In the political sense that isn't true. Anarchy merely means the absence of the state. Most anarchist positions are based on the concept that there can be order without the State, be it through the market, communes or syndicates.



 That doesn't make sense. If there is no federal state, but a state/providence government, or even a local one, that is still order of some sort. Hell, even in a total anarchy, some form of order is imposed, usually by a gun and force.

 The only way I can see a stateless 'government' forming is if all of the people in that area (wether a county, state or nation) agree and work to get it done. Which is extremely unlikely to happen. Order will be imposed one way or another by someone or an outside force.

 A commune and syndicate has some form of structure and order, some form of enforcing it's will on the people in it. That's hardly anarchy.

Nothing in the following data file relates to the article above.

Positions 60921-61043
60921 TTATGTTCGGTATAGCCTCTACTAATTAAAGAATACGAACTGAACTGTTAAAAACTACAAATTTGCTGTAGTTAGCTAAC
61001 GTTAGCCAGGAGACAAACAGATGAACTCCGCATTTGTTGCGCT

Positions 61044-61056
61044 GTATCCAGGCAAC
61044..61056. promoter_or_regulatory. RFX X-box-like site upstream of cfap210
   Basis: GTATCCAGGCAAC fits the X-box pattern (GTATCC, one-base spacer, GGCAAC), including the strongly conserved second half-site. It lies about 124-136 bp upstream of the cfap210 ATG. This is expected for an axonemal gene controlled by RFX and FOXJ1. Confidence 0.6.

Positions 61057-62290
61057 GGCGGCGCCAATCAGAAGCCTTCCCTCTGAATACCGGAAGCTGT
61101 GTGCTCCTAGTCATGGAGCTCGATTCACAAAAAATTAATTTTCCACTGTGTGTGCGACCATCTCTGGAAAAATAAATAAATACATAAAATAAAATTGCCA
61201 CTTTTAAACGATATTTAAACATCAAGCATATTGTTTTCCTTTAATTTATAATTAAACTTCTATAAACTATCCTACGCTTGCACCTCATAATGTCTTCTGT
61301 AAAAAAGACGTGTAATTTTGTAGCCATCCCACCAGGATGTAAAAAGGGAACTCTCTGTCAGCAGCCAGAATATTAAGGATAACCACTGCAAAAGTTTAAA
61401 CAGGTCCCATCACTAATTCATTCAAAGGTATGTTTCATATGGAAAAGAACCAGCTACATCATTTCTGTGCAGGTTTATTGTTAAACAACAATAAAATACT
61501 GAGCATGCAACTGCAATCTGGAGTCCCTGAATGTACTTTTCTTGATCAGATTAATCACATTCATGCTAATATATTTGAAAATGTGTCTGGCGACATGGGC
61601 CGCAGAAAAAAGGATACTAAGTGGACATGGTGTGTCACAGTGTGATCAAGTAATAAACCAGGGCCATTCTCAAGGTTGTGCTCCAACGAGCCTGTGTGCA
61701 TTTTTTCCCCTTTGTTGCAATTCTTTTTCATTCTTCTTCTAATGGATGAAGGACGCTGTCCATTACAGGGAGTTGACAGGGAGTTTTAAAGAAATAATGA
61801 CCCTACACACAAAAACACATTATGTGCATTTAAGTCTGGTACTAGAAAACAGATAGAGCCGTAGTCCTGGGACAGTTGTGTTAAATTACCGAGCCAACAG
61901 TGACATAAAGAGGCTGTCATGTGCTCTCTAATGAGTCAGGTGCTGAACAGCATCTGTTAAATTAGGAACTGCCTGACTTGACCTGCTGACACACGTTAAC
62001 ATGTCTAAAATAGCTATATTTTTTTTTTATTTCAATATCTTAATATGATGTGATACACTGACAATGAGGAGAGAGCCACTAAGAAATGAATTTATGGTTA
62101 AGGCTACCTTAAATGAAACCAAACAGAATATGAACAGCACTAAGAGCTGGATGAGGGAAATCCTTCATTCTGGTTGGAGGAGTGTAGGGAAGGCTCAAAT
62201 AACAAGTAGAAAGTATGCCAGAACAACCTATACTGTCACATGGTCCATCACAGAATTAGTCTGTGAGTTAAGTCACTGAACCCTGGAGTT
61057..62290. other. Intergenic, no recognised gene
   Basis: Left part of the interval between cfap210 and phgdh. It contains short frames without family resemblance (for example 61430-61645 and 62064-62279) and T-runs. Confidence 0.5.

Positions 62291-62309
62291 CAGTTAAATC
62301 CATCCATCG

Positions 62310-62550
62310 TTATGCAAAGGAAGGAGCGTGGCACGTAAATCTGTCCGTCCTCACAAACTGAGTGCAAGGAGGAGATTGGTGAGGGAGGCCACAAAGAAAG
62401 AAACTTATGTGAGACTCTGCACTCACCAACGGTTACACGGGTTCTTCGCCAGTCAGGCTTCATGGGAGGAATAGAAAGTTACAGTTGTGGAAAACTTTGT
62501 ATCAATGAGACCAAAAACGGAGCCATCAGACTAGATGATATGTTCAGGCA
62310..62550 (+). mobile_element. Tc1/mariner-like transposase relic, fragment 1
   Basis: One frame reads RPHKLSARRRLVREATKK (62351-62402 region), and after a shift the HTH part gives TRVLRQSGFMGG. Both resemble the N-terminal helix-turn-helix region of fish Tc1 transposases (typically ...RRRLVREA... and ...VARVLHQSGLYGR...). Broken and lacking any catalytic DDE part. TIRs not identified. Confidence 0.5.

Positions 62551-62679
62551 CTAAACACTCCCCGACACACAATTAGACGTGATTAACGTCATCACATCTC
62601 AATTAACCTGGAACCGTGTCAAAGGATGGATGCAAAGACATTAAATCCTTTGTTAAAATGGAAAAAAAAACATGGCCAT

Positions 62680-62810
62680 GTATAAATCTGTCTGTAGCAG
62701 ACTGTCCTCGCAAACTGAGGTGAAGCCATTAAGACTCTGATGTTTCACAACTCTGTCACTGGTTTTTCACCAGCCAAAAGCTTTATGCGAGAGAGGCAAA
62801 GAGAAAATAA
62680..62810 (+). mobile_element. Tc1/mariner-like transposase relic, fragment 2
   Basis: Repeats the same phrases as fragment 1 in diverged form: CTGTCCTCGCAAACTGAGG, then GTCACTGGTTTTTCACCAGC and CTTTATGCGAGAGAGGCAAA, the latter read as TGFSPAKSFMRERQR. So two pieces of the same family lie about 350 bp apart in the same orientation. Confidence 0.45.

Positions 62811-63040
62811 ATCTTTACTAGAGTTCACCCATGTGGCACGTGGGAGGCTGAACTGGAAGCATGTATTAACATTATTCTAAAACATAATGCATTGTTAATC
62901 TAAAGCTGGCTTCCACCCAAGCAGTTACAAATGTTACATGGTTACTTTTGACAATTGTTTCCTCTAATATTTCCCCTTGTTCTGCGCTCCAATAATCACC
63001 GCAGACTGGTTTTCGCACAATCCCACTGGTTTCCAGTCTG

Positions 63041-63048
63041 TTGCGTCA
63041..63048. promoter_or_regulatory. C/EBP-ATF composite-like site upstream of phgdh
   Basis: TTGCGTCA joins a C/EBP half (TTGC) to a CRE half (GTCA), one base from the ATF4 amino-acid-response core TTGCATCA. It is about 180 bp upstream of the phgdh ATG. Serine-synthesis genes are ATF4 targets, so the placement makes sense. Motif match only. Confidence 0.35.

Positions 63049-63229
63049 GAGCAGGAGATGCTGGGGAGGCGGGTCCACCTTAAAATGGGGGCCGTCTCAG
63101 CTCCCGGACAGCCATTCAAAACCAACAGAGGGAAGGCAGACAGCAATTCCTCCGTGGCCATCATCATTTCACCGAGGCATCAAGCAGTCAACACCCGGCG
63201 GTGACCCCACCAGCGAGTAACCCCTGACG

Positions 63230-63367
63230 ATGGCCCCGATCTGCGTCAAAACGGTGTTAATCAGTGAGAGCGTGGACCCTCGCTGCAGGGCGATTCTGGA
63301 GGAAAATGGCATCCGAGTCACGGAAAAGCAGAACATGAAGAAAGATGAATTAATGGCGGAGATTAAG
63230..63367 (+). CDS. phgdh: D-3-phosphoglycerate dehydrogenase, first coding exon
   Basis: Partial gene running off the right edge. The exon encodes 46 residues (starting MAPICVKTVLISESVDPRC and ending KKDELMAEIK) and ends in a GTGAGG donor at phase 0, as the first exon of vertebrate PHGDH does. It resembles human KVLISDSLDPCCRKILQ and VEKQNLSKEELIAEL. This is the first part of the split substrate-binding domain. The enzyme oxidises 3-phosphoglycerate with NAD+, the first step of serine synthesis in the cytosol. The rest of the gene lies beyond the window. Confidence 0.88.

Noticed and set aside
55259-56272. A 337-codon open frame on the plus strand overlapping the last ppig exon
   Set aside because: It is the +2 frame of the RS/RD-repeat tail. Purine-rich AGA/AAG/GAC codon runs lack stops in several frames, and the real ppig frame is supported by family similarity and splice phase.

« Last Edit: April 06, 2011, 01:25:29 PM by Zakharra »

Offline consortium11

Re: Anarchists Unite! Who's with me, brothers and sisters?
« Reply #17 on: April 06, 2011, 01:46:19 PM »
I'm not the best person to argue for how such a system comes into being... the reason my own sympathy for anarchism us utopian is because I believe that aspect is unrealistic. As I understand it most left-anarchists believe that once the shackles of the state and capitalism are thrown off the people will soon realise that it is unnecessary and happily work together; roughly similar to what Marxists hold and ignoring Lenin's idea of a vanguard party. Anarcho-capitalists hold that the market is an effective arbiter for all things and that in practice it would be apparent to everyone that the state was unnecessary.

On the "does order = a state" point the key issue for almost all of the major anarchist positions is that it would be voluntary and non-coercive. The state is neither; there is no practical way for an agent to "opt out" of the State concept in general (arguments such as "move to Somalia" are pretty weak) and if an agent attempts to do so the State will use coercion to force them back in or punish them for doing so.